Per today's Telegram:
The suit asks the court to require that Mr. Travaglini call for a vote at the Jan. 2 convention, its last before the end of the 2005-2006 legislative session
If no vote is taken on the measure that day, the suit asks that the court require the secretary of state to put the proposed constitutional amendment restricting marriage to one man and one woman on the 2008 ballot without legislative approval.
“A decision not to vote is a decision to usurp the constitution, to abandon democracy, and substitute a form of what this nation’s founders called tyranny: that is, the imposition of the will of those in power on the people,” Mr. Romney said.
Ignoring for the moment the fancy rhetoric, one thing no article I've seen about this has discussed is the actual constitutional basis for what Romney is trying to force; putting an amendment on the ballot while skipping the legislature itself.
Here it's helpful to look at the Constitution itself, specifically the part dealing with Initiative Petitions. Romney's focus is on the legislature having to have a vote, as supposedly indicated by the word "shall":
Section 4. Legislative Action. - Final legislative action in the joint session upon any amendment shall be taken only by call of the yeas and nays, which shall be entered upon the journals of the two houses; and an unfavorable vote at any stage preceding final action shall be verified by call of the yeas and nays, to be entered in like manner. At such joint session a legislative amendment receiving the affirmative votes of a majority of all the members elected, or an initiative amendment receiving the affirmative votes of not less than one-fourth of all the members elected, shall be referred to the next general court.
What he seems to be missing, however, is the next Section (my emphasis):
Section 5. Submission to the People. - If in the next general court a legislative amendment shall again be agreed to in joint session by a majority of all the members elected, or if an initiative amendment or a legislative substitute shall again receive the affirmative votes of a least one-fourth of all the members elected, such fact shall be certified by the clerk of such joint session to the secretary of the commonwealth, who shall submit the amendment to the people at the next state election. Such amendment shall become part of the constitution if approved, in the case of a legislative amendment, by a majority of the voters voting thereon, or if approved, in the case of an initiative amendment or a legislative substitute, by voters equal in number to at least thirty per cent of the total number of ballots cast at such state election and also by a majority of the voters voting on such amendment.In other words, it only gets to the popular vote if voted for in sufficient numbers by the legislature itself. I'm no constitutional scholar, but to skip that step, as the suit seeks to do in absence of a vote, also seems like it would be unconstitutional.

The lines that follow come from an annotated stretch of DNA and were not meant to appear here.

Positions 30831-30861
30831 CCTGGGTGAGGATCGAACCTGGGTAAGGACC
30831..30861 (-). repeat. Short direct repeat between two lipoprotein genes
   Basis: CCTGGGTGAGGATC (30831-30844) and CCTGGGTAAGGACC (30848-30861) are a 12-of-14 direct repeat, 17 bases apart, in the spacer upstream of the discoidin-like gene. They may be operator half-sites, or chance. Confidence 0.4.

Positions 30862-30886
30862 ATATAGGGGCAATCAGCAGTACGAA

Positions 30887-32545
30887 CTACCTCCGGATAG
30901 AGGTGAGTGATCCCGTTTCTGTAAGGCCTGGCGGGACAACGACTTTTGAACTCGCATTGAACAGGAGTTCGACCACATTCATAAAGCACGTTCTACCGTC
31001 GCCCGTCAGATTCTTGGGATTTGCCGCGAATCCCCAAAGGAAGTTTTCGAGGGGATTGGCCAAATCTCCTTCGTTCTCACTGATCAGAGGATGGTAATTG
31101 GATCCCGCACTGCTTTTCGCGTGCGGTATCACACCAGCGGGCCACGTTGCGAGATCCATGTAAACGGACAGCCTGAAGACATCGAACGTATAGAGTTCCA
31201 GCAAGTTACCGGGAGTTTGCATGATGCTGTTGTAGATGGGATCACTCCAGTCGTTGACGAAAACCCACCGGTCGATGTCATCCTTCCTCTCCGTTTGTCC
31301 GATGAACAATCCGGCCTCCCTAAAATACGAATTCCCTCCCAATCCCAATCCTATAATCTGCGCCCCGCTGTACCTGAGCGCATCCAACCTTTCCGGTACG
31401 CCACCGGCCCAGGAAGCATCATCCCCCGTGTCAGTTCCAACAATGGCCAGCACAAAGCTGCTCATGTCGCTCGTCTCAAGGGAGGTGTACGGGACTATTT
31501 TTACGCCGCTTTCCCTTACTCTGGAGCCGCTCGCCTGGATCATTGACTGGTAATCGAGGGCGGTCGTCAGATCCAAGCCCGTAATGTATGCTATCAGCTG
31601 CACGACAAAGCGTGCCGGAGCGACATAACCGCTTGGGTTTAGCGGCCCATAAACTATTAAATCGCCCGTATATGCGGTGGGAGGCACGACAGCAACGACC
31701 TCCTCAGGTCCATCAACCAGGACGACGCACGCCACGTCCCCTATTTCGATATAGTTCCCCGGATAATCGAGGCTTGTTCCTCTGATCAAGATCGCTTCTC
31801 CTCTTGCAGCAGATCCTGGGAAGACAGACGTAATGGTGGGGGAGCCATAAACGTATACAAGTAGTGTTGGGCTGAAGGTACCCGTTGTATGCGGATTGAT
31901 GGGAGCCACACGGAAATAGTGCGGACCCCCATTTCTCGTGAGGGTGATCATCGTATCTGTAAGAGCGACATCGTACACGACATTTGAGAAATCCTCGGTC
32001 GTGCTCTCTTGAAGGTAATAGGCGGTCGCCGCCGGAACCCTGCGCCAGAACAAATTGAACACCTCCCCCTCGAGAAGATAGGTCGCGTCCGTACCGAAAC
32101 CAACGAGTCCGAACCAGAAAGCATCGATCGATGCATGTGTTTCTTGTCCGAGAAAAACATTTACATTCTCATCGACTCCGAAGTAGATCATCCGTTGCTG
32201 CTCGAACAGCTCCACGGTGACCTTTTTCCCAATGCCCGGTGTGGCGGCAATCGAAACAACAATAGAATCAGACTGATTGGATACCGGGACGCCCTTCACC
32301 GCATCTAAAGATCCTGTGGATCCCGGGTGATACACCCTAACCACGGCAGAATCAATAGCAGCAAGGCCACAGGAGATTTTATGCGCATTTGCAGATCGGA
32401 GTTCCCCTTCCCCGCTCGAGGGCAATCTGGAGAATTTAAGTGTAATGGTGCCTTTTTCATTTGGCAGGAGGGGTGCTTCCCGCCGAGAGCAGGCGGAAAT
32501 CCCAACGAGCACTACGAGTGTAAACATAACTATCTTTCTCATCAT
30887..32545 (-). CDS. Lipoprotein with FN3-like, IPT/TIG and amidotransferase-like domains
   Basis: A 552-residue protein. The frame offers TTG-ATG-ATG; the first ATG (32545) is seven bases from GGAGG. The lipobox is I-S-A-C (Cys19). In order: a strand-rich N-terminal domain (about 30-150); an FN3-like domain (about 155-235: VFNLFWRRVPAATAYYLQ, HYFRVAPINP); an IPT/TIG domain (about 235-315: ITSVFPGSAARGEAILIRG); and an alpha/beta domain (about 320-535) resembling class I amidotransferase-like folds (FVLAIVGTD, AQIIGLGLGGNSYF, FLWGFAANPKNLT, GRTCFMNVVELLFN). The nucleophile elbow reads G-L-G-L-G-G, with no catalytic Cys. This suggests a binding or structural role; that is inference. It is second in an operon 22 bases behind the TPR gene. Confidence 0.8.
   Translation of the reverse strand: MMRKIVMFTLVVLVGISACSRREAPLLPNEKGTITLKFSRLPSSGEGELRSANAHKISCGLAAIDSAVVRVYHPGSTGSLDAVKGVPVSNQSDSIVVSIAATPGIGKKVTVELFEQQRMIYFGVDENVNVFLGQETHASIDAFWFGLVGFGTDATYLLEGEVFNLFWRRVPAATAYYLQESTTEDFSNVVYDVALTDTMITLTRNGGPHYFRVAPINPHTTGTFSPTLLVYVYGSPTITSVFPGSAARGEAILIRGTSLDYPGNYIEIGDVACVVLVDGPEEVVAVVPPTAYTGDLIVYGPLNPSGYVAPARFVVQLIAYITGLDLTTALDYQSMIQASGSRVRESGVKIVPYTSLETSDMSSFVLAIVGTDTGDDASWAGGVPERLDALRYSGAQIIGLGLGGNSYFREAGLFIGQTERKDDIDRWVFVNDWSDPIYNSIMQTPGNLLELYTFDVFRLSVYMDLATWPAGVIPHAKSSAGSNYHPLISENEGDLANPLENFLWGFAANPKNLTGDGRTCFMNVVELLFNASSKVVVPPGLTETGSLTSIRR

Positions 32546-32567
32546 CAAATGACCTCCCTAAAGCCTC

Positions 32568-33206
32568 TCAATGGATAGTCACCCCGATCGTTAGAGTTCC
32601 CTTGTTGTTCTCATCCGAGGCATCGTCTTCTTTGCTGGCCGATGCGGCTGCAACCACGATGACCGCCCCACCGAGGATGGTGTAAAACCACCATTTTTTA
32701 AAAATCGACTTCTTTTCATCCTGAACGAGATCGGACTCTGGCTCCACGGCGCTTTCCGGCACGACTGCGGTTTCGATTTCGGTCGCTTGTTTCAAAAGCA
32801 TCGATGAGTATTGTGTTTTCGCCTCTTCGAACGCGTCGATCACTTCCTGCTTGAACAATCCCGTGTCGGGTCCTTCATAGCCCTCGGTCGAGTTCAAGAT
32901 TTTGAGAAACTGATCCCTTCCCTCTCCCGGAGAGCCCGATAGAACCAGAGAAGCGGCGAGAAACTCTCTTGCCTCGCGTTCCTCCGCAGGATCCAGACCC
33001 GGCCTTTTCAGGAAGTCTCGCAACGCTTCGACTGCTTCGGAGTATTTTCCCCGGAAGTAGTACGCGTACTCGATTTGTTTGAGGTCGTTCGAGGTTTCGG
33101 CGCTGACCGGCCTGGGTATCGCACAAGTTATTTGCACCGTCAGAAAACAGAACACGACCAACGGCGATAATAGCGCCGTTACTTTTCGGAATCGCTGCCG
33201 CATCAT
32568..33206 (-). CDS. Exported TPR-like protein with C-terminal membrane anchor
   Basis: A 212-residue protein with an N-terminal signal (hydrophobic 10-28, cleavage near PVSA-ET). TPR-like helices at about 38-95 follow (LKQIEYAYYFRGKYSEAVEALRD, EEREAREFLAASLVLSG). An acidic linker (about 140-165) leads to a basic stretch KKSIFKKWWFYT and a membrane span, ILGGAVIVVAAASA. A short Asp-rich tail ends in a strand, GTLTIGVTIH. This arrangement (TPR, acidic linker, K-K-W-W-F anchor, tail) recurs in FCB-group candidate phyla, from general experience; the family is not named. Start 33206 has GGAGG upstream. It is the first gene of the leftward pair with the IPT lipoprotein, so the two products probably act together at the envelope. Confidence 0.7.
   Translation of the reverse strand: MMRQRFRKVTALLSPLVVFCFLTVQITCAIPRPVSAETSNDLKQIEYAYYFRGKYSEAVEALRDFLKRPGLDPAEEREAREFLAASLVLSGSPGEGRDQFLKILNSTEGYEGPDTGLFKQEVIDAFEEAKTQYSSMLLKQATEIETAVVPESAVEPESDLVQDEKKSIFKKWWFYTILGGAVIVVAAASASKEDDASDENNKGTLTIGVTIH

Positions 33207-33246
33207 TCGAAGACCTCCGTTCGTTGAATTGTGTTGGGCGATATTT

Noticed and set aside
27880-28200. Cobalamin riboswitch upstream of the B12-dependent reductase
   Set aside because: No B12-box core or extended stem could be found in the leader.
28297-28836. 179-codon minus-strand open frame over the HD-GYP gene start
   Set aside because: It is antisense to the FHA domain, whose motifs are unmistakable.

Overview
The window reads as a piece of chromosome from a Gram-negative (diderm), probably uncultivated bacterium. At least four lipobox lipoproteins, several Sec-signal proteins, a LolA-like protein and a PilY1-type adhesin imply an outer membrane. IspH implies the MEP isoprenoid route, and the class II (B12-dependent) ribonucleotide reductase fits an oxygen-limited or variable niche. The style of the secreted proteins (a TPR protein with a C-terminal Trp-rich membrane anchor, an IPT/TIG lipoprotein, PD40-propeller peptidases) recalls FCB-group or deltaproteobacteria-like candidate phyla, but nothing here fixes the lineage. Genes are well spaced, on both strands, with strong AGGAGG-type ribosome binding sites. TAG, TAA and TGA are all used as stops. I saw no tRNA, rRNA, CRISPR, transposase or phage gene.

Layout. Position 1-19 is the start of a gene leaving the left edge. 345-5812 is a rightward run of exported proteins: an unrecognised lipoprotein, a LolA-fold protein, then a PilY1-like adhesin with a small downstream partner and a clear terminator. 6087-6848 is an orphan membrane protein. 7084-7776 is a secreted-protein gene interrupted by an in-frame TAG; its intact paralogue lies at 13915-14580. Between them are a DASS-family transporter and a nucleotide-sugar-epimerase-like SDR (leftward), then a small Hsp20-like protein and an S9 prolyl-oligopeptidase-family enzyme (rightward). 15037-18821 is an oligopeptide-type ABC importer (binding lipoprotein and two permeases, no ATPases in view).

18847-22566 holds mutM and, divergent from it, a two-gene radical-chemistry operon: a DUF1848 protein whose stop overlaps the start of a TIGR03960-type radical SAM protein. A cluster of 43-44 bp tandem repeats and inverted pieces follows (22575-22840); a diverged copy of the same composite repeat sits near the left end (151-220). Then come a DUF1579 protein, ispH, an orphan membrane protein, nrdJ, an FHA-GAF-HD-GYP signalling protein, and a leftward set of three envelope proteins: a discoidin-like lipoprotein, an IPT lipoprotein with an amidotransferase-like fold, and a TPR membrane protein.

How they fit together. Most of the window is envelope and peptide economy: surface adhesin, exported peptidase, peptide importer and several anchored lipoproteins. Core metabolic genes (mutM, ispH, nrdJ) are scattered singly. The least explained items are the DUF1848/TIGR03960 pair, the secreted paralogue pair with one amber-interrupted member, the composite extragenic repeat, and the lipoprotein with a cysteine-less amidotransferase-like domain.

So usurping the constitution is bad, unless you're the one doing it.
Now, personally I don't think civil rights should ever be subject to popular vote, but the constitution does appear to allow it in some (but not all*) cases. Furthermore, amending the constitution to remove rights from a subset of people is just abhorrent.
Should there be a legislative vote? Maybe. I'd rather see it after the new reps are sworn in (so long, Emile Goguen!) than during the current session, but either way I suspect the initiative is doomed to failure. The longer this goes on, the less opposition you're going to find in the general population (which may be part of why Romney is so keen to get it on the 2008 ballot).
On another note, why does Romney want to restrict marriage to being between "one man and one woman"? Do his Mormon buddies know he's up to this?
* Per the constitution:
No proposition inconsistent with any one of the following rights of the individual, as at present declared in the declaration of rights, shall be the subject of an initiative or referendum petition: The right to receive compensation for private property appropriated to public use; the right of access to and protection in courts of justice; the right of trial by jury; protection from unreasonable search, unreasonable bail and the law martial; freedom of the press; freedom of speech; freedom of elections; and the right of peaceable assembly.